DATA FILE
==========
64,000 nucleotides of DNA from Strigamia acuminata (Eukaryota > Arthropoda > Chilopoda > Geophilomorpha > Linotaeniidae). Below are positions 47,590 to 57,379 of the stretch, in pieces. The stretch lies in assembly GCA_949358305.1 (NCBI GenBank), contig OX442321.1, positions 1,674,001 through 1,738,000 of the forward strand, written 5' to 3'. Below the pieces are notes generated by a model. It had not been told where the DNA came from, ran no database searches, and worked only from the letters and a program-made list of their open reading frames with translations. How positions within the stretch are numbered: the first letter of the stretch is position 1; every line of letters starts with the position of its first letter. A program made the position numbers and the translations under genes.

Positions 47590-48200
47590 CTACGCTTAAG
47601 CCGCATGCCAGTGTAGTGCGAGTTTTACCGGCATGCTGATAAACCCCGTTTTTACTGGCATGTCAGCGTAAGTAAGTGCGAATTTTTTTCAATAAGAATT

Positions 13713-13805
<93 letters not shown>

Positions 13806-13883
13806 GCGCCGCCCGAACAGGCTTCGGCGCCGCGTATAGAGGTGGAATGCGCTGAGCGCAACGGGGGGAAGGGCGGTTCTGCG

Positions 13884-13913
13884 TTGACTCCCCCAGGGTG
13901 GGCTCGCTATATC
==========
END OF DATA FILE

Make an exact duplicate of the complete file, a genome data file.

64,000 nucleotides of DNA from Strigamia acuminata (Eukaryota > Arthropoda > Chilopoda > Geophilomorpha > Linotaeniidae). Below are positions 47,590 to 57,379 of the stretch, in pieces. The stretch lies in assembly GCA_949358305.1 (NCBI GenBank), contig OX442321.1, positions 1,674,001 through 1,738,000 of the forward strand, written 5' to 3'. Below the pieces are notes generated by a model. It had not been told where the DNA came from, ran no database searches, and worked only from the letters and a program-made list of their open reading frames with translations. How positions within the stretch are numbered: the first letter of the stretch is position 1; every line of letters starts with the position of its first letter. A program made the position numbers and the translations under genes.

Positions 47590-48200
47590 CTACGCTTAAG
47601 CCGCATGCCAGTGTAGTGCGAGTTTTACCGGCATGCTGATAAACCCCGTTTTTACTGGCATGTCAGCGTAAGTAAGTGCGAATTTTTTTCAATAAGAATT

Positions 13713-13805
<93 letters not shown>

Positions 13806-13883
13806 GCGCCGCCCGAACAGGCTTCGGCGCCGCGTATAGAGGTGGAATGCGCTGAGCGCAACGGGGGGAAGGGCGGTTCTGCG

Positions 13884-13913
13884 TTGACTCCCCCAGGGTG
13901 GGCTCGCTATATC